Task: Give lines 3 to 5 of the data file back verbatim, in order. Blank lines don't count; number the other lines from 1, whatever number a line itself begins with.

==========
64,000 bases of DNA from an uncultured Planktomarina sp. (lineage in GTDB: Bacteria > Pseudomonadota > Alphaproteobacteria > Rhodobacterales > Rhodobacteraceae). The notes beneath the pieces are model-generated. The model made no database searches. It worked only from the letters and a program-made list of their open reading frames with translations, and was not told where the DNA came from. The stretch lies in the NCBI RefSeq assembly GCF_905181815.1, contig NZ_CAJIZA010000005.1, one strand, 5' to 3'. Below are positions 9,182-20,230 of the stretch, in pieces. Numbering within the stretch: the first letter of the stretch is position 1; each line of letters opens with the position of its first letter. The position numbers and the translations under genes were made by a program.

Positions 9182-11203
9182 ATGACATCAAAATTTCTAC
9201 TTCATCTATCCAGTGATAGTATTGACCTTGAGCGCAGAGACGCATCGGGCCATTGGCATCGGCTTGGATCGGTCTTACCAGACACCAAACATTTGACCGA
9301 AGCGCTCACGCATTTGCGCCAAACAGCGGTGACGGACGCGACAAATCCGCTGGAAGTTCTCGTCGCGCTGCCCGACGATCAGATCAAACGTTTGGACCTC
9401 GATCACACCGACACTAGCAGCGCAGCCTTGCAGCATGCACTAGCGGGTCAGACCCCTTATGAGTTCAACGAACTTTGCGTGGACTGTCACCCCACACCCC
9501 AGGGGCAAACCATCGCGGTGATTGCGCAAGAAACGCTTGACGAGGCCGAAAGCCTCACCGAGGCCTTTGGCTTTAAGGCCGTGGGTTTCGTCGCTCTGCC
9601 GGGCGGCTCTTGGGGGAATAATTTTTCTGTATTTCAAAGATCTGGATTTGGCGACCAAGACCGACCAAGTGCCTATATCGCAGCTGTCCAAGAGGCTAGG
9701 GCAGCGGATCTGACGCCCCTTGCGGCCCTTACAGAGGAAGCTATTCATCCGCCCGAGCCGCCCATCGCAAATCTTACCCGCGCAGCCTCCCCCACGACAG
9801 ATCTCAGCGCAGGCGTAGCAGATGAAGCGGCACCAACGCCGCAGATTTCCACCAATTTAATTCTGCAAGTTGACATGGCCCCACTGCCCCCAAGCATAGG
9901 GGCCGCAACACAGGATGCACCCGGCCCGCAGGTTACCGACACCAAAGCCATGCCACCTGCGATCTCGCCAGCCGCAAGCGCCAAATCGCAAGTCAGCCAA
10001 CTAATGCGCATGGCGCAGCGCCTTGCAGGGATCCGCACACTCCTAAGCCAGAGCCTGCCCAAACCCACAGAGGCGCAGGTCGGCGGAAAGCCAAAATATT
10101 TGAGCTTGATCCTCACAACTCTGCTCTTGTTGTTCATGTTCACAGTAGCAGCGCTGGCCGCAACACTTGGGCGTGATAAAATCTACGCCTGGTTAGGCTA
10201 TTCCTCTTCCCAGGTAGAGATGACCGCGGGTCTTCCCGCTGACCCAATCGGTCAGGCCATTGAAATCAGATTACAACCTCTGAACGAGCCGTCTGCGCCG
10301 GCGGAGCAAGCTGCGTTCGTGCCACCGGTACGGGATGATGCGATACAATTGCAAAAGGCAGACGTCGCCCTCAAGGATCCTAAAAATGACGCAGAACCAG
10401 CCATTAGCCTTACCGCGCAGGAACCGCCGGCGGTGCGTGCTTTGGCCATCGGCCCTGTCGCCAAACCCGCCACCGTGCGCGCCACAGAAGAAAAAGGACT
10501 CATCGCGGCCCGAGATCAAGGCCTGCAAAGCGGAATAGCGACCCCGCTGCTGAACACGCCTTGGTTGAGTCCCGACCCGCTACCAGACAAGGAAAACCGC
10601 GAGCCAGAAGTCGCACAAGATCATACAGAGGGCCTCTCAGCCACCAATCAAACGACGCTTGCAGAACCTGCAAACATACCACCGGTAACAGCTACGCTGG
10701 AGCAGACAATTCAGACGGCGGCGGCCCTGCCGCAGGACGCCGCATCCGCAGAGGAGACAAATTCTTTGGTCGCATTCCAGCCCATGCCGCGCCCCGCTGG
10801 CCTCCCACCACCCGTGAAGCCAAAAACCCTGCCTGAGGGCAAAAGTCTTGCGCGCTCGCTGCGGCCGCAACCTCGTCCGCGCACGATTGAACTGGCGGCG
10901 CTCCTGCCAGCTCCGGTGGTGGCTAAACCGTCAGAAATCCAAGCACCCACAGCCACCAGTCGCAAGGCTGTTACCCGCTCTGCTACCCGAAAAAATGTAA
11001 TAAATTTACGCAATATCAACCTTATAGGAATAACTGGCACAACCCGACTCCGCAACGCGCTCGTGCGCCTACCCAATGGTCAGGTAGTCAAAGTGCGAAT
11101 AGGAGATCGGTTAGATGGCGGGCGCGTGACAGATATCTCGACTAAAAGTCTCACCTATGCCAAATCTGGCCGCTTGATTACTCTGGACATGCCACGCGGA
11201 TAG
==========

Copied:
9182 ATGACATCAAAATTTCTAC
9201 TTCATCTATCCAGTGATAGTATTGACCTTGAGCGCAGAGACGCATCGGGCCATTGGCATCGGCTTGGATCGGTCTTACCAGACACCAAACATTTGACCGA
9301 AGCGCTCACGCATTTGCGCCAAACAGCGGTGACGGACGCGACAAATCCGCTGGAAGTTCTCGTCGCGCTGCCCGACGATCAGATCAAACGTTTGGACCTC